In 2018, Vincent Lambert’s medical team again decided to stop treatment: a report by experts appointed by the Châlons-en-Champagne (Marne) administrative court confirmed Vincent Lambert’s "chronic vegetative state", described as "irreversible". (Le Monde, 22 November 2018.)
The Church considered this decision to stop the treatment unacceptable, by a public declaration of the bioethics group of the French Bishops’ Conference. The Archbishop of Reims and his auxiliary bishop declared that they prayed "so that our French society does not commit itself to the path of euthanasia". (See their declaration.)
The parents again file appeals with the Council of State and the ECHR, which are rejected: the Council of State ruled that the collegial decision taken by the Reims University Hospital to stop care was legal, in a decision handed down on Wednesday 24 April 2019. And on 20 May 2019, the European Court of Human Rights decided to refuse the request for interim measures submitted to it (Lambert and Others v. France, Application No. 21675/19).
On 15 May 2019, the Paris Administrative Court rejected an appeal by Vincent Lambert’s parents, who requested the suspension of the procedure for stopping care pending the examination of their complaint lodged with the UN International Committee on the Rights of Persons with Disabilities (CIDPH). The court explained its rejection on the grounds that this committee, which is "not a national body", "does not constitute a court", and that the French government "had no obligation to respect" the committee’s request to ensure that Vincent Lambert’s food and hydration are not suspended during the committee’s examination of his case.
Vincent Lambert’s attending physician began stopping his nutrition and hydration in the morning of May 20, 2019.
However, on the evening of 20 May 2019, the Paris Court of Appeal ordered the French State to take all measures to ensure compliance with the provisional measures requested by the CIDPH for the resumption of the medical treatment, considering that "regardless of the mandatory or binding nature of the suspension measure requested by the Committee, the French State has undertaken to respect this international pact". This is only a measure to give the SOPF time to decide on the merits. However, this decision was received as a victory by Vincent Lambert’s parents (see Le Monde and Le Parisien, May 20, 2019).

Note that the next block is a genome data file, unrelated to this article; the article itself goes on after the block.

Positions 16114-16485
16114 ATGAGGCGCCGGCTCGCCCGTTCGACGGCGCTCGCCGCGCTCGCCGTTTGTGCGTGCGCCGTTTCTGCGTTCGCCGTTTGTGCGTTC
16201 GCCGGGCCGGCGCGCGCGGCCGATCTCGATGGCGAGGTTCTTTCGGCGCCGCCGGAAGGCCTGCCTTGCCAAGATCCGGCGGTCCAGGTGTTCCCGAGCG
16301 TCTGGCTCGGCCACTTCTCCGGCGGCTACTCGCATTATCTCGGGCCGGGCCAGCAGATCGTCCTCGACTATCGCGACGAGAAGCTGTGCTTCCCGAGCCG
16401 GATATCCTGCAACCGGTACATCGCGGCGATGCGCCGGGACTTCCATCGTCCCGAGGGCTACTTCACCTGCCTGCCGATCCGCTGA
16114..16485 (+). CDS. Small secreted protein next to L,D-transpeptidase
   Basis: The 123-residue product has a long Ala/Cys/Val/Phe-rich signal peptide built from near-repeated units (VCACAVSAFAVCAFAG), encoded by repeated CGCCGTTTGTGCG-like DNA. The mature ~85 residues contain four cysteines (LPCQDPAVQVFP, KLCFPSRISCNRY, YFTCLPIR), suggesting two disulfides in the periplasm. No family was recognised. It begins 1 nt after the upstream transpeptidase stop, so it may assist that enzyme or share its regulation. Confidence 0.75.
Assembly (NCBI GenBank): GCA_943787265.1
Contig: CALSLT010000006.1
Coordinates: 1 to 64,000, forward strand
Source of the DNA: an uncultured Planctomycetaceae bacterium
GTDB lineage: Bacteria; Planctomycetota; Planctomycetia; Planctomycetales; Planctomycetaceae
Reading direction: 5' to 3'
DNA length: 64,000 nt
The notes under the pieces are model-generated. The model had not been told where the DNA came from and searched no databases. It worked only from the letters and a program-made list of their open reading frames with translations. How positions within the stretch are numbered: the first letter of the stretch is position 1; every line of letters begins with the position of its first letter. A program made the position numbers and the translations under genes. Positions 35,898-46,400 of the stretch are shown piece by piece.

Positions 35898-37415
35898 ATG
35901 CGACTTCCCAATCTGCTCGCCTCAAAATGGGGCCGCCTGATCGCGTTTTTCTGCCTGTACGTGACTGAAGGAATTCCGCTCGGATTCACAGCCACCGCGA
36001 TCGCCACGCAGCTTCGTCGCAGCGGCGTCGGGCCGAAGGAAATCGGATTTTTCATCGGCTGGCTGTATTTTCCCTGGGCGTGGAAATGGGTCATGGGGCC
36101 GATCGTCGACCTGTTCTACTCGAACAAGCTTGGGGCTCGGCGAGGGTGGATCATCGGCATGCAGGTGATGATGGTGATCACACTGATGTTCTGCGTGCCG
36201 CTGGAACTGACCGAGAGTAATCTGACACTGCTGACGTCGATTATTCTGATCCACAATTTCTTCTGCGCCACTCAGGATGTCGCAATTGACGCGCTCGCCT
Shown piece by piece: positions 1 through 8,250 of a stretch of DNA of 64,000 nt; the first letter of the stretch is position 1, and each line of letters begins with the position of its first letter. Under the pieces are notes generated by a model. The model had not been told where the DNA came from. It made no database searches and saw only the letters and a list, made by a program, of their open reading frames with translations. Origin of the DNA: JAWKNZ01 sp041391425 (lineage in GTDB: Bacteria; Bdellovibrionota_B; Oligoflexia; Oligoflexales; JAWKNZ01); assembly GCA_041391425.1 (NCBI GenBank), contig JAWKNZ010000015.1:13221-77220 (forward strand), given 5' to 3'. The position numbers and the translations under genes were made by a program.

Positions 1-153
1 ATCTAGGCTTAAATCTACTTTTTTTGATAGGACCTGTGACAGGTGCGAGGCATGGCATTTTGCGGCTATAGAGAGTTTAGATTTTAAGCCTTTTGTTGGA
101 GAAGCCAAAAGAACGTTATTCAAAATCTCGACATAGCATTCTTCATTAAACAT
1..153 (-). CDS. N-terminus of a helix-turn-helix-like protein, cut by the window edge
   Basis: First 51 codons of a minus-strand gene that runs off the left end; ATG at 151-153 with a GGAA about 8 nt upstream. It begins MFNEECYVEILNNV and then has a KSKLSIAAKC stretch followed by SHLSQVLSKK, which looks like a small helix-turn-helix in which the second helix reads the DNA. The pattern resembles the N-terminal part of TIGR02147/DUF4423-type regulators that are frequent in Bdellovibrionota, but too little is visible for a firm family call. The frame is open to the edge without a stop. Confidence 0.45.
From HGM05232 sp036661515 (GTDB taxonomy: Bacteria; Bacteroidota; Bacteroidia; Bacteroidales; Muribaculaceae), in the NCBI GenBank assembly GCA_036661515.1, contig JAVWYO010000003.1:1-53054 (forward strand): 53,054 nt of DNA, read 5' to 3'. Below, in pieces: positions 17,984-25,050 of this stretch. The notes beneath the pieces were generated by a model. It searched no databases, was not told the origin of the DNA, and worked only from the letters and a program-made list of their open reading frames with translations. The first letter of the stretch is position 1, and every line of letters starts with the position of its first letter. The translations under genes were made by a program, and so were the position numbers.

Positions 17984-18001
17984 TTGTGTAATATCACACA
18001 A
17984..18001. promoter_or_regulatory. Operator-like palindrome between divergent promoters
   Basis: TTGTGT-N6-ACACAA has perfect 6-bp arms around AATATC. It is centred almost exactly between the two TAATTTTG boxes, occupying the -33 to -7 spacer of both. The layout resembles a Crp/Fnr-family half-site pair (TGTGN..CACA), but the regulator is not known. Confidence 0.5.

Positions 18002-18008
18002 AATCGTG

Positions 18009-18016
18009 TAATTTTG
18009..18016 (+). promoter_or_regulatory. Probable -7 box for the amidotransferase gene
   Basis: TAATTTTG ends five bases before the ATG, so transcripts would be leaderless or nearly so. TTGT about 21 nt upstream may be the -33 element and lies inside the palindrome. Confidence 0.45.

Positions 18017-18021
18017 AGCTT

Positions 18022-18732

For further information : Anne-Sophie Faivre Le Cadre, « Affaire Vincent Lambert : tout comprendre en 8 dates », Le Monde, 22 November 2018.

Anne-Laure Zwilling
  • 24 June 2014: the ECHR suspends the Conseil d’Etat ruling whereby the medical decision to end Mr Vincent Lambert’s treatment is considered legal

Since a road accident in 2008 left Mr Vincent Lambert paralysed, he has been fed and hydrated artificially and is entirely dependent.
Following the consultation procedure provided for by the Leonetti Act of 22 April 2005 regarding patient rights and the end of life, the physician responsible for Mr Vincent Lambert took a decision on 11 January 2014 to stop feeding and hydrating the patient. Members of the family then brought the matter before the administrative court in Châlons-en-Champagne which, in its judgement of 16 January 2014, suspended the enforcement of the physician’s decision.
On 31 January 2014, Vincent Lambert’s wife and one of his nephews filed an appeal against this decision to the Council of State, which requested a medical assessment by a panel of three physicians. On 24 June 2014, the Conseil d’État disputes assembly ruled that the decision taken by the physician responsible for Mr Vincent Lambert to stop artificially feeding and hydrating him was legal, notably in view of the medical assessment that found that Mr Lambert’s state of consciousness had deteriorated and in light of the fact that Mr Lambert had expressed a desire prior to the accident not to be artificially kept alive if he was in a state of considerable dependence.
On 23 June 2014, the initial applicants referred the matter to the European Court of Human Rights for an interim measure. On 24 June 2014, the chamber to which the case was assigned decided to suspend enforcement of the ruling issued by the Conseil d’État for the duration of proceedings before the ECHR, which is now responsible for examining the admissibility and merits of the application.

Sources: press release by the Conseil d’Etat, 24 June 2014 and press release by the European Court of Human Rights, 25 June 2014.
Read also the article by Lucie Guichon « Fin de vie, soins palliatifs et euthanasie : les réactions des organisations religieuses à l’affaire Vincent Lambert » (pdf).

D 15 September 2022